From the College of Humanities and Social Sciences
Office Hours—A Faculty Perspective
Karin deJonge-Kannan

At Utah State, Karin deJonge-Kannan co-directs the Master of Second Language Teaching program.

A Step Towards Peace

By Karin deJonge-Kannan, senior lecturer of linguistics

People are routinely divided into two groups: us and them. We see this breakdown almost daily in the news when reading about conflicts in politics, sports, religion, and culture. However, people will remain ‘other’ until we spend time interacting with them to work on common goals. I do not believe a single-nation group will solve the problems facing our world today; all of us must work together to develop solutions. Bringing international guests to the United States serves as an effective element of such an approach and it has been my great pleasure to help organize and host such opportunities.

My desire to organize programs for international guests is rooted in something that retired Secretary of State Colin Powell stated in the public radio program This I Believe, “A good stay in our country is the best public diplomacy tool we have.” The U.S. Department of State, through its Bureau of Educational and Cultural Affairs (ECA), has long supported professional exchange programs for foreign artists, athletes, teachers, journalists, legislators, and entrepreneurs to foster peaceful relations between the United States and their home countries. This is my motivation for applying for ECA-funded grants to bring international guests to our campus.

In the summer of 2011, USU hosted 39 university students from around the world for 8 weeks of English-language learning and cross-cultural interaction. The students lived on our campus, shopped in our stores, met local people, carried out service-learning projects in the community, and got a much better impression of the USA and its people than they could ever gain through the movies. My favorite memory of that summer is rafting the Colorado River in Moab with a large group of young people who claimed not to be able to swim—and almost all the rafts tipped over in the raging river! We learned that life-jackets are terrific, and that friends will keep each other from drowning even when they don’t share the same language or religious background.

The other ECA-funded projects I have been involved with have brought teachers to our campus. In a collaborative effort between the School for Teacher Education and Leadership and the Master of Second Language Teaching program, USU has twice hosted a group of about 20 high school teachers from around the world. The international teachers stayed on our campus for six weeks and were paired with a local teacher in Logan or Cache County school district. They observed classes, taught lessons, and ate in the school cafeteria. In several cases, the students of the local teacher interacted with students of the international teacher through Skype or other Internet communication tools.

Our time together taught us respect for one another’s professionalism. We shared creative approaches to finding the right balance between meeting our students’ individual needs and preparing them for standardized high-stakes tests. While the program centered on professional development, we also took the teachers on excursions. I particularly enjoyed hiking around Tony Grove with them, canoeing on the Cutler Marsh, and carving pumpkins together in my backyard for Halloween.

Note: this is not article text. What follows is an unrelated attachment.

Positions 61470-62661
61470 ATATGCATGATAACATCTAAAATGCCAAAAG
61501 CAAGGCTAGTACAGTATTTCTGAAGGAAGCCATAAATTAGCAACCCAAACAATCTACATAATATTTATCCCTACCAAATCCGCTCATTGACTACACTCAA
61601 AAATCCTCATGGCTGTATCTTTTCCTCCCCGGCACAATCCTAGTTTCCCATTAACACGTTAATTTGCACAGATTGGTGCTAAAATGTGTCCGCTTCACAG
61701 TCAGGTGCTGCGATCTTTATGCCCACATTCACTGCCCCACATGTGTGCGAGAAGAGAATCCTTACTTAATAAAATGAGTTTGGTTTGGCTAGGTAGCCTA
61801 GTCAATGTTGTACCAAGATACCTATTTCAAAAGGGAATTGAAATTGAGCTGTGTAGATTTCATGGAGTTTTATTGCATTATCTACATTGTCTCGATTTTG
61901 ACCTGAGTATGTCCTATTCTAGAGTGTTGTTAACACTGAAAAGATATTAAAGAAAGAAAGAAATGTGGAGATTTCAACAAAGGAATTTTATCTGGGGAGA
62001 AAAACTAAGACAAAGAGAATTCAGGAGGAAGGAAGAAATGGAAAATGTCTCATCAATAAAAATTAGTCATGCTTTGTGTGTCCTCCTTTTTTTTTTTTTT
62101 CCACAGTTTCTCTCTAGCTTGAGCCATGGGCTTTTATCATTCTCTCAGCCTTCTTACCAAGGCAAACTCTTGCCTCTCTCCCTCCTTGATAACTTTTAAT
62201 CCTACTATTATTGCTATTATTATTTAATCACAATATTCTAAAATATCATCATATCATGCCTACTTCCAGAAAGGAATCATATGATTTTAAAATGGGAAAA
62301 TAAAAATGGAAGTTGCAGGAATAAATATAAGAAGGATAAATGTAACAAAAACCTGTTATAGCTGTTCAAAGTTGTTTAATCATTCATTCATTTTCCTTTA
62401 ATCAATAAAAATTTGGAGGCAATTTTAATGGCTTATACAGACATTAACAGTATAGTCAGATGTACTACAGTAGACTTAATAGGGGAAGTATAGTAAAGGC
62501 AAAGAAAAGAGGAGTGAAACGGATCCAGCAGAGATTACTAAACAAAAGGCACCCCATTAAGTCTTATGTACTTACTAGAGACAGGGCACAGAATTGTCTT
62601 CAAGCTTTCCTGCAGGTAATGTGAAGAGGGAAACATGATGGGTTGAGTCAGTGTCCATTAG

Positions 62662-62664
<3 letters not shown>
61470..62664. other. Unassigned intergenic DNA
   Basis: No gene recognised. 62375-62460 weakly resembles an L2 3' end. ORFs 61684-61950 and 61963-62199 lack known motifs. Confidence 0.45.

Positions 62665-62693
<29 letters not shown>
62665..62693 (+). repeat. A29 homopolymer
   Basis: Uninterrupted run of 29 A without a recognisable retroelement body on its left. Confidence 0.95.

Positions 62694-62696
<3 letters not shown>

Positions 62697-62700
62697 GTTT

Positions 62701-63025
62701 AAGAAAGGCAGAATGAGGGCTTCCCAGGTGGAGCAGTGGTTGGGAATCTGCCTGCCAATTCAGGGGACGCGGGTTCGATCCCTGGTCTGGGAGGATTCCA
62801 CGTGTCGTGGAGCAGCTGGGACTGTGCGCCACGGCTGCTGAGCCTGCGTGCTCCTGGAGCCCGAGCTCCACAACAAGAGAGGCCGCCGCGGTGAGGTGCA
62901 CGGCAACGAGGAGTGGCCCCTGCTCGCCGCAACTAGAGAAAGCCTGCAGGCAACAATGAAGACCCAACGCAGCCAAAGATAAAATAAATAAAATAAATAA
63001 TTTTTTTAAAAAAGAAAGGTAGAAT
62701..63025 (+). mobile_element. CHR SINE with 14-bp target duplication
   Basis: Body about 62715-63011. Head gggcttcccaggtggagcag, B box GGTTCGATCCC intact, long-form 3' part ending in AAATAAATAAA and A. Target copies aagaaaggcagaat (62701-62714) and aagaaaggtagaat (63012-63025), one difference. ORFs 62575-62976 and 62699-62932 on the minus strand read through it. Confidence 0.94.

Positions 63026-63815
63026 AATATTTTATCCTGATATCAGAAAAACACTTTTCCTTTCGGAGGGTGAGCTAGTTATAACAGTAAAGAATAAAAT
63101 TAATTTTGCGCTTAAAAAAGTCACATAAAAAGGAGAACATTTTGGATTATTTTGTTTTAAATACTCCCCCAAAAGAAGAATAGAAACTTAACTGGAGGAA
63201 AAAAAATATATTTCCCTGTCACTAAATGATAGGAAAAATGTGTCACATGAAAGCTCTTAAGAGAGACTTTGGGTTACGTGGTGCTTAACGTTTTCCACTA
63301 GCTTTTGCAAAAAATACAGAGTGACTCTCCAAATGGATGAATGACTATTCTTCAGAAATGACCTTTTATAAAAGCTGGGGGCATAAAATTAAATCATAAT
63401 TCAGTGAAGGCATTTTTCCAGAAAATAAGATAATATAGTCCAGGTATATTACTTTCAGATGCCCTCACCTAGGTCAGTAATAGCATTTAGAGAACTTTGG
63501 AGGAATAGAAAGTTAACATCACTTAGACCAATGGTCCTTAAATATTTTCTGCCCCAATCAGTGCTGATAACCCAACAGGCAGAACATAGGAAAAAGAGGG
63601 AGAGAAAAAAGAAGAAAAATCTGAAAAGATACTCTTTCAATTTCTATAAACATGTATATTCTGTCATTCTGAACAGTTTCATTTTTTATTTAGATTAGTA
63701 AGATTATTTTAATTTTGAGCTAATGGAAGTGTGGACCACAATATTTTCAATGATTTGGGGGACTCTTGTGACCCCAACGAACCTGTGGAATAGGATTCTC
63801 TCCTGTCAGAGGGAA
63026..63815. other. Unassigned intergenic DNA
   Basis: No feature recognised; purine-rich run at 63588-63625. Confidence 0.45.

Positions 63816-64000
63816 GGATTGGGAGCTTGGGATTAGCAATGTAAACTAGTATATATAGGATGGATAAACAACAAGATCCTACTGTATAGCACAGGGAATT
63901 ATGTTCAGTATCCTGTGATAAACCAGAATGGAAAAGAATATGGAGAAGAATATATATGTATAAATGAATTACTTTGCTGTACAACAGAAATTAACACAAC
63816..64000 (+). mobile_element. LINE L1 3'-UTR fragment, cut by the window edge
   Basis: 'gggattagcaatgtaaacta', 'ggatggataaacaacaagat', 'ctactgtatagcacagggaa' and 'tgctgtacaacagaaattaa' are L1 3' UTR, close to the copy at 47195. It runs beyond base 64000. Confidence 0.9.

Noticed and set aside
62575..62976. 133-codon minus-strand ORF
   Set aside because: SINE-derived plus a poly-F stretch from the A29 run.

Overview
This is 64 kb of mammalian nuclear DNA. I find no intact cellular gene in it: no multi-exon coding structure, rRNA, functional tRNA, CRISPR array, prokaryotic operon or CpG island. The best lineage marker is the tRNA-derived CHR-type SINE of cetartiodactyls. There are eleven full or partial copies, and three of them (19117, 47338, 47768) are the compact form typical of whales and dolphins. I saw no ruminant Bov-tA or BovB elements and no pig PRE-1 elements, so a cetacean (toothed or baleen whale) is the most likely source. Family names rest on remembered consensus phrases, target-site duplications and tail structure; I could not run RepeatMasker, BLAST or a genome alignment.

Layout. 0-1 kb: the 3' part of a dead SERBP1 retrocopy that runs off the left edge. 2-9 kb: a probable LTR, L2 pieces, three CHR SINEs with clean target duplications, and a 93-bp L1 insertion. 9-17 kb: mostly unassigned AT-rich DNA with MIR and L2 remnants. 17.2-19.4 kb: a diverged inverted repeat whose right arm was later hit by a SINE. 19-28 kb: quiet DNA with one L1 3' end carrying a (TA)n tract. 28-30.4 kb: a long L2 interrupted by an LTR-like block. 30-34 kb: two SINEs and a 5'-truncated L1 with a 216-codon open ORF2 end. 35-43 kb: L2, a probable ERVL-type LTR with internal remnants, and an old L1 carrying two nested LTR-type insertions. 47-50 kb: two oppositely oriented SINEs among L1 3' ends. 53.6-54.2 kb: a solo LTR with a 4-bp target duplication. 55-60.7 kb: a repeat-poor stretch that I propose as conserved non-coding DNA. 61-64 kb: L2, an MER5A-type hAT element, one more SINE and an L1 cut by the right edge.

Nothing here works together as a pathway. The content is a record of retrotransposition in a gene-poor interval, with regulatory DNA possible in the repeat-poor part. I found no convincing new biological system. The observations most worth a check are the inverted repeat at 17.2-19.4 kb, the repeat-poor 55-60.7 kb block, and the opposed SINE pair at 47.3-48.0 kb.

My department—Languages, Philosophy, and Communication Studies—is currently hosting two Fulbright Language Teaching Assistants from Egypt and Brazil who teach Arabic and Portuguese courses. At least as important as their instruction is their role as cultural ambassador and transnational bridge builder. For most students enrolled in first-year language classes with these scholars, this is their first interaction with someone from the target-language speaking community. Developing a relationship with a flesh-and-blood speaker goes a long way in motivating our students to persevere in the long process of learning a new language.

At present, my colleague, Maria Luisa Spicer-Escalante, and I are gearing up to host Fulbright scholars from Iraq. This project will bring scholars in English as a Foreign Language/Applied Linguistics to our campus for 10 weeks of professional development this summer and we look forward to learning with and from them. Among Iraqis, perceptions of the USA are likely to be mixed. We are fully confident that their stay at USU will help the scholars experience the best our country has to offer: kind people, excellent facilities, and spectacular nature.

Participating in these programs has brought me tremendous joy. Meeting people from all over the world is a privilege—but not only for travelers. Those of us who remain stateside can expand our understanding of the world by interacting with international guests right here. We can invite them into our classrooms, our homes, and our hearts. In my view, this is an important step in pulling down the divide between us and ‘other’ and to building world peace.